Dear reader, I can smell your cynicism from here. It’s the same turned-up-nose, too-good-for-it stuff I get with my roommates when I have the audacity to suggest that boy bands have musical merit and, more often than not, legitimate talent. The most common argument, one that seems sensible, is that they will “be forgotten about” in four years, so why bother. Two words for them:
For the purposes of this article, I’m going to talk about One Direction (if you know me, you’ll know I always talk about them anyways). Now, now, don’t get your proverbial knickers in a twist. I don’t have the audacity to suggest that One Direction is capable of the aural ingenuity that inspired The White Album or Sgt. Pepper’s (I don’t think anybody is). But I absolutely do have the audacity to draw parallels between Take Me Home (their latest album) and Please, Please Me (the Beatles’ first). Bubblegum pop-rock aimed at legions of teenage fangirls that is just cheeky enough to have people guiltily tapping their feet to it under the table. Even the upbeat songs prate on about love and hand-holding and sunshine and puppies. That’s all there is to it … right?
Nope. Not by a long shot.
The boys have a new album coming up shortly, and its first single, “Best Song Ever” has just come out. I know, awful title. I laughed too.
The song is pretty good, featuring these sweet little rock hooks that weren’t present in their early stuff. Then I saw the video. In a song that sings about girls and dancing and giving hearts, the boys of One Direction dress up as two studio executives, a stereotypically effeminate choreographer, geeky marketing lackey, and a female administrative assistant. It is so cheesy, so silly that it’s almost like it was done on purpose and … oh my God. It was done on purpose.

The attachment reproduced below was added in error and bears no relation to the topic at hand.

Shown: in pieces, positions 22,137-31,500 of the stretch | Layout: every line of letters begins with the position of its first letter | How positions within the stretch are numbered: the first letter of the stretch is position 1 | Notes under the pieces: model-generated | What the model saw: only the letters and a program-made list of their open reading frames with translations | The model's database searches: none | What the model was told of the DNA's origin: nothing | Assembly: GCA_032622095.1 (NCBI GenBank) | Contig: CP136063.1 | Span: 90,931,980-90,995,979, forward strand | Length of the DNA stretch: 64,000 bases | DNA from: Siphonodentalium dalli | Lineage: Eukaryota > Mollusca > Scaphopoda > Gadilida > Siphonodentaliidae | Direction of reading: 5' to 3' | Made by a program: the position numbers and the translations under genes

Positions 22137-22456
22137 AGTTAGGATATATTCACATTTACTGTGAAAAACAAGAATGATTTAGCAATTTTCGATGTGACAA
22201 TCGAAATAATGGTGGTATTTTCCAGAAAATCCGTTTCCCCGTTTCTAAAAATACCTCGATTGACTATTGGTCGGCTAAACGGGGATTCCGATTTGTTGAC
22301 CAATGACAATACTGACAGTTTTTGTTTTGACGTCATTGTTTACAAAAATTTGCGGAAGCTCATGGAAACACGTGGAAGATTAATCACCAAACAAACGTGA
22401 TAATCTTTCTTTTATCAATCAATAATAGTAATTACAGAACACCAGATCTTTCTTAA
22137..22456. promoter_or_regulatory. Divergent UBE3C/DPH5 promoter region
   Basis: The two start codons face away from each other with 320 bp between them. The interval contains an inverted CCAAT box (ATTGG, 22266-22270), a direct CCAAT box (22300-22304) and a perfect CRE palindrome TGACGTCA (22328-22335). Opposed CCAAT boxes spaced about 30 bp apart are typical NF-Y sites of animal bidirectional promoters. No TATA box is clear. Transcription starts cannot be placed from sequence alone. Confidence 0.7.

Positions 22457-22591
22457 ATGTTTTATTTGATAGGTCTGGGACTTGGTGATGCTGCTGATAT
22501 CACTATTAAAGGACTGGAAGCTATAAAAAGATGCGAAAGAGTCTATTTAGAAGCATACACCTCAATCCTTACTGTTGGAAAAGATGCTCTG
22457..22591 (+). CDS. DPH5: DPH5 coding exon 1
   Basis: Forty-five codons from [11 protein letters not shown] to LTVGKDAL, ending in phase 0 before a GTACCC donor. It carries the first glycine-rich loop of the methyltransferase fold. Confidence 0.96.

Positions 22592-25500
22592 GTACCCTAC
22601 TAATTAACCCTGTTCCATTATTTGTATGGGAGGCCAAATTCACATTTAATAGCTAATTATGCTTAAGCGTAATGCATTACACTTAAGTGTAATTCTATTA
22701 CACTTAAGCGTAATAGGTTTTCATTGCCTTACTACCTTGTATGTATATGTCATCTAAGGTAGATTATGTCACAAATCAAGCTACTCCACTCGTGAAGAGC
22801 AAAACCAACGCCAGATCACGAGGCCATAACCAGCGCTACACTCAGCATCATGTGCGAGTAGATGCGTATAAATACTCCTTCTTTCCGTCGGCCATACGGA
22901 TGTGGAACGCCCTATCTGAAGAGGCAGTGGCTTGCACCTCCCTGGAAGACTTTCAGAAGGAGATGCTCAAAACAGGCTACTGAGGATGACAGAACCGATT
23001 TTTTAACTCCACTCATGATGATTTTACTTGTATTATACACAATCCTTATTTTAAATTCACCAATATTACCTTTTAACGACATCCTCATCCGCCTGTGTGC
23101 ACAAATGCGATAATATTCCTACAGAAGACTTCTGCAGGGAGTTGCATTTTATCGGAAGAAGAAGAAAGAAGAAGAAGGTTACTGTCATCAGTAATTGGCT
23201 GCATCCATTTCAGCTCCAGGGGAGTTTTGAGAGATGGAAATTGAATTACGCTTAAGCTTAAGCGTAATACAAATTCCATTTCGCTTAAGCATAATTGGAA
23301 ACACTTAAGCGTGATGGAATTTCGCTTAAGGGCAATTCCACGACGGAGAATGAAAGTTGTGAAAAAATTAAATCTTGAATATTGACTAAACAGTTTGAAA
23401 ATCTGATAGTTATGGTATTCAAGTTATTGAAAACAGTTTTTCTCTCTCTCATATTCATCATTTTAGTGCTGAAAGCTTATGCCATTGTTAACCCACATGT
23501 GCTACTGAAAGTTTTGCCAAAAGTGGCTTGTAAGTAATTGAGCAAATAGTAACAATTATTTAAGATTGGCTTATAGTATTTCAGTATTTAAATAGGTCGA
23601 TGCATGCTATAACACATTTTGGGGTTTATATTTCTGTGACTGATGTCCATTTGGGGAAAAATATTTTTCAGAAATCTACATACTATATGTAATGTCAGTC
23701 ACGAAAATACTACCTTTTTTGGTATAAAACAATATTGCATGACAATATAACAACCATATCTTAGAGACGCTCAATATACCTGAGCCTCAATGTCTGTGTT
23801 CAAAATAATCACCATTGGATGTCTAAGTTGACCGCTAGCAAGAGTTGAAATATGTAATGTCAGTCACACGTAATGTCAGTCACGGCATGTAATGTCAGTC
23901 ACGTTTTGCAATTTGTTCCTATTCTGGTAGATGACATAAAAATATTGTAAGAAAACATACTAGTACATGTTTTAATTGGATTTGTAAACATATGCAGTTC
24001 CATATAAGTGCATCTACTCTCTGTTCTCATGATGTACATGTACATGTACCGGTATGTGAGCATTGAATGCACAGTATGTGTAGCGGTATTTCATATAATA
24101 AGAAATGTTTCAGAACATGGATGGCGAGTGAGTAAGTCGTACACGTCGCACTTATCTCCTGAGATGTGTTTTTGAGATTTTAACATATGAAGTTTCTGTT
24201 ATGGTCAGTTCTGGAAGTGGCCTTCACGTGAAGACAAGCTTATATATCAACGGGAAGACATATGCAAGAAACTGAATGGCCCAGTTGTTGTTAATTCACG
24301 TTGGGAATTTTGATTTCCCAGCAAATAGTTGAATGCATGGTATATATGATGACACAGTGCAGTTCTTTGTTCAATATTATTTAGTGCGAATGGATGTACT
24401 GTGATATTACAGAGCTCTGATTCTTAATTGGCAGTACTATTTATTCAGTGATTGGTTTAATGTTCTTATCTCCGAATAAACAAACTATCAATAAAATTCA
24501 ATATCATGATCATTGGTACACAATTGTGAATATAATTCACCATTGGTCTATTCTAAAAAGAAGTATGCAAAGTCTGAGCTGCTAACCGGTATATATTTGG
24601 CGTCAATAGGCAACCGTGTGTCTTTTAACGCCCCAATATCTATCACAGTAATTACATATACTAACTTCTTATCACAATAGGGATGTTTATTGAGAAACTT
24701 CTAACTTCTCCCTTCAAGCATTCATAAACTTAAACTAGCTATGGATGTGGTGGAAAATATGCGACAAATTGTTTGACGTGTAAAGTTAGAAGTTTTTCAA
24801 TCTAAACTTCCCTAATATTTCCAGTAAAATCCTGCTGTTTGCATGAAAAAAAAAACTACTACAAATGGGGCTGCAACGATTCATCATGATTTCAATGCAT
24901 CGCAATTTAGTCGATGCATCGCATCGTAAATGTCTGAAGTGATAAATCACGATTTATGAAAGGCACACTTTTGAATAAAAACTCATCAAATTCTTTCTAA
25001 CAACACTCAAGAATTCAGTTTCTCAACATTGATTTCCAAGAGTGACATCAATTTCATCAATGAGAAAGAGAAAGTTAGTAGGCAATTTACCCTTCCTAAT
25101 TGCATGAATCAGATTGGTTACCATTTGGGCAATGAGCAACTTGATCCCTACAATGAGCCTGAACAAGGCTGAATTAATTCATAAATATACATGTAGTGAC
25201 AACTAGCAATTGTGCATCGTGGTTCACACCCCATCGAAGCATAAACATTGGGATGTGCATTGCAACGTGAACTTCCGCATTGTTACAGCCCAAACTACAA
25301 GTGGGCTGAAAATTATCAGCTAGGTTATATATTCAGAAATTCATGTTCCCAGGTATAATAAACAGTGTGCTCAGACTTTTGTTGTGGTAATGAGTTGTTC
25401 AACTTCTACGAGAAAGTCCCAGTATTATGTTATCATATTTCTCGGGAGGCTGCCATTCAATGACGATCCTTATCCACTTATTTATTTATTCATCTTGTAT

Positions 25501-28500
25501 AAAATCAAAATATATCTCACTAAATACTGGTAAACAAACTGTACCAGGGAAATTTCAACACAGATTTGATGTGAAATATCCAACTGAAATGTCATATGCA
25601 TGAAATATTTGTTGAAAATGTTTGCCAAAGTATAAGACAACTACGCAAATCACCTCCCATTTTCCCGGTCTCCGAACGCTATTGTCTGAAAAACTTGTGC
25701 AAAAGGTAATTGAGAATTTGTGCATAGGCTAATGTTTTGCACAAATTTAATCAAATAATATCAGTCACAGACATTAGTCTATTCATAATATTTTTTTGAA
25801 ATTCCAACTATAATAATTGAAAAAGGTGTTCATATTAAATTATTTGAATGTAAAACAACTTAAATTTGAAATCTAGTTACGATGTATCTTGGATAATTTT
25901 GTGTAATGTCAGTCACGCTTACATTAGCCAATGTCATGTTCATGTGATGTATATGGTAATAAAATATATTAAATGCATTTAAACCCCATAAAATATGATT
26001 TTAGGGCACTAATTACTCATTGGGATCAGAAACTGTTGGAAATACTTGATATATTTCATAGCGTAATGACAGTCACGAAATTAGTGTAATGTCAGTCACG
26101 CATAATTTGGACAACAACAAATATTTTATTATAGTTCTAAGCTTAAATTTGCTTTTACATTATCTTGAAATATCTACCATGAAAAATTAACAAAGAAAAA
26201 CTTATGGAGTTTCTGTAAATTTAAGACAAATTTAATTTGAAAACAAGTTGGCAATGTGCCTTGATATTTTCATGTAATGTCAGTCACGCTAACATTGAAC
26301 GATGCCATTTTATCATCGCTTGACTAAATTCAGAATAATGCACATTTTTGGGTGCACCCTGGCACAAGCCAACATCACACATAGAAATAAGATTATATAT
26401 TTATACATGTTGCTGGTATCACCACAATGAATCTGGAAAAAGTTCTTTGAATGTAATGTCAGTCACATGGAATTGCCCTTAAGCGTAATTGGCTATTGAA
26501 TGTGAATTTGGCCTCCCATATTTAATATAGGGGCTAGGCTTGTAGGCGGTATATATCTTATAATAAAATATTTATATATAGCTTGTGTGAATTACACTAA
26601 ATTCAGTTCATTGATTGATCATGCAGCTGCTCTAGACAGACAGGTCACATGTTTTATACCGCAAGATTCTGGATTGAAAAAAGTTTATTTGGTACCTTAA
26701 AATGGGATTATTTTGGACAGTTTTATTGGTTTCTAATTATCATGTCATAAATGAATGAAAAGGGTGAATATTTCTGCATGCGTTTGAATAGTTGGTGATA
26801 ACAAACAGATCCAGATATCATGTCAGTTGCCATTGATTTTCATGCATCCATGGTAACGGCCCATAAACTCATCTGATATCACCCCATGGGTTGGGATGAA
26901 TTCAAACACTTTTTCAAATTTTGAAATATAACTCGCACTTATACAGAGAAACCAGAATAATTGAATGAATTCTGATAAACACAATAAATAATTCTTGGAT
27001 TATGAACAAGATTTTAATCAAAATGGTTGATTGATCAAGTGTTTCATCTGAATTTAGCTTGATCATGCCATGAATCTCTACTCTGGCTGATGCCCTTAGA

In the midst of the boy/girl band revolution that they inspired, One Direction had the guts to spoof it – and by extension, spoof themselves. And laugh while doing it. In the video for “Best Song Ever,” they unabashedly poke fun at themselves (specifically their inability to dance) and especially rib their management, well known for constantly forcing them into artistic boxes. It even ends on a feel-good “we are who we are” note! Brilliant!
It doesn’t stop there. Listen to some of their other songs and pay attention to the words. It’s a smorgasbord of thinly veiled sexual innuendo, subtle jokes, and veritable tomfoolery. Just like the Beatles used to have in droves. But that’s not all. The boys don’t have choreographed dance routines (or back-up dancers), they’ve had a hand in writing some of their best songs. They relish giving to charity, laugh at their crying fans, and bask in the homoeroticism of it all. Conventions? What conventions!
In the end, by more mature and more serious, they didn’t imply some genre defining musical reinvention. They just simply meant an exploration of boy band-hood at its finest, replete with silliness intact.
So while you tell me that One Direction isn’t “real” music (and I listen to enough of that), I say that in a world filled with auto-tune, remixes and uninspired hit-making machines, One Direction is a breath of fresh air. Sure, they’re a cash cow, but the boys know that! They’re just too busy having fun and being themselves to care. So why not just drop the pretension and join the dark side?
We clearly know how to party.